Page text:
We asked a few successful, globetrotting women on how to pack light—without suffering the consequences.
Cheryl Tan-Ahern, country manager for Singapore, Spectrum Group
“Do your research. If you’re traveling with your children, check if your destination has shops where you can buy nappies, emergency formula, or wet wipes, then pack what you need for the outgoing and the return flight. Buy from those stores for what you need in-between.
That’s what I did in Thailand. There was a 7-11 outside the hotel that sold travel sized-items: laundry detergent, four-pack nappies, and wipes. You really need less than you think. For phones, bring one charger with a split cable, so you don’t have to bring two.
And most importantly: if you’re going on vacation, leave your work computers behind. Sure, you think you’re going to check in here and there but in actual fact, things can wait.”
Deborah Tan-Pink, former journalist and now head of content, Asia Smartup.io
“Check into hotels that you know will provide quality toiletries. This saves you a lot of trouble of checking in your bag. For instance, most Japanese hotels use good shampoos and conditioners so you don’t ever have to worry about packing these in.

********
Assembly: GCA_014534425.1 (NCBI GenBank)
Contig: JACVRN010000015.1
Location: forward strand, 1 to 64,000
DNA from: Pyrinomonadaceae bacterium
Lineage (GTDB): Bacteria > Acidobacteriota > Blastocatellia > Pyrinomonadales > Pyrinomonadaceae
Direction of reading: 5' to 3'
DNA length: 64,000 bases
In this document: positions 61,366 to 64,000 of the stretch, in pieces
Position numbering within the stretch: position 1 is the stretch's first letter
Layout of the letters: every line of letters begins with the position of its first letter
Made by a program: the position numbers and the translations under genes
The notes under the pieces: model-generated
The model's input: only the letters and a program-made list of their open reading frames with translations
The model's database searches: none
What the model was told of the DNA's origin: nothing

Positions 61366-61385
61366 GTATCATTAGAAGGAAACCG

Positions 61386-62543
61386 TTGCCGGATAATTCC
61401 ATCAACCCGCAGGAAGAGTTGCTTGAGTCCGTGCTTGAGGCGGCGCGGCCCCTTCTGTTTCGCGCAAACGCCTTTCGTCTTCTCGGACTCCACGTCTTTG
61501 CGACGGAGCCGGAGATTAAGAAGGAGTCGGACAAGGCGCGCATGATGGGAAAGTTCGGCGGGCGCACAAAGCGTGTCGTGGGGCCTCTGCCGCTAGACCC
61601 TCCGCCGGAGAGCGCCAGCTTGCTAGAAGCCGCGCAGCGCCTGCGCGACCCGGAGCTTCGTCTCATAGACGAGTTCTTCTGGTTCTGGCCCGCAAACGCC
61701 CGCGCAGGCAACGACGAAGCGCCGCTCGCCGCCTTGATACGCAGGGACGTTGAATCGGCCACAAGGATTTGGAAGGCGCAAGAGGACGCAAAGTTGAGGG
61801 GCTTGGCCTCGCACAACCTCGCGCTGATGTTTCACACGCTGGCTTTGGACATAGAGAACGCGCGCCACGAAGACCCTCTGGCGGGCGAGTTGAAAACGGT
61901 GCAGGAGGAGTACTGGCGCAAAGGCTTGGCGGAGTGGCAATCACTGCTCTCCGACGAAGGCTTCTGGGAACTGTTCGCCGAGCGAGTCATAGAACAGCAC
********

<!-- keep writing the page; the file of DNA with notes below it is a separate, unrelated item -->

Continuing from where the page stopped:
For light winter clothes, Uniqlo is a godsend. Its down jackets can be reduced into small packs, and the Heattech range means you can layer for warmth.
Be practical about your footwear. If you invest in a decent pair of boots, it should do for most occasions, save for skiing! Don’t bother with accessories—seriously. No one is going to see your necklaces and bracelets under all those layers.”
Dulce Masilang, former flight attendant, Saudia Airlines
“Never pack denim—they’re heavier than most fabrics. If absolutely necessary bring only one pair, and make sure you’re wearing it during your outgoing and return flights.
Buy thermal leggings and tops. Bring only one pair of comfortable shoes. If hats are your thing, bring only foldable ones. You can lease workout clothes from many hotels, such as the Hilton. So ask if the property offers these before packing in your sneakers and sweats.”
“Bringing your entire makeup arsenal is unwise, and in many cases, a tube of lipstick—which can also serve as a blush and eye shadow—will do. Bring along a compact foundation (not a liquid one) and you’re good to go.
Sticking to your ten-step skin routine when traveling is not a good idea. Ten bottles, no matter how small, is not a practical move. Cut it down to three (cleanse, tone, moisturize) and spend the time you have saved by snoozing off on a daybed by the pool.”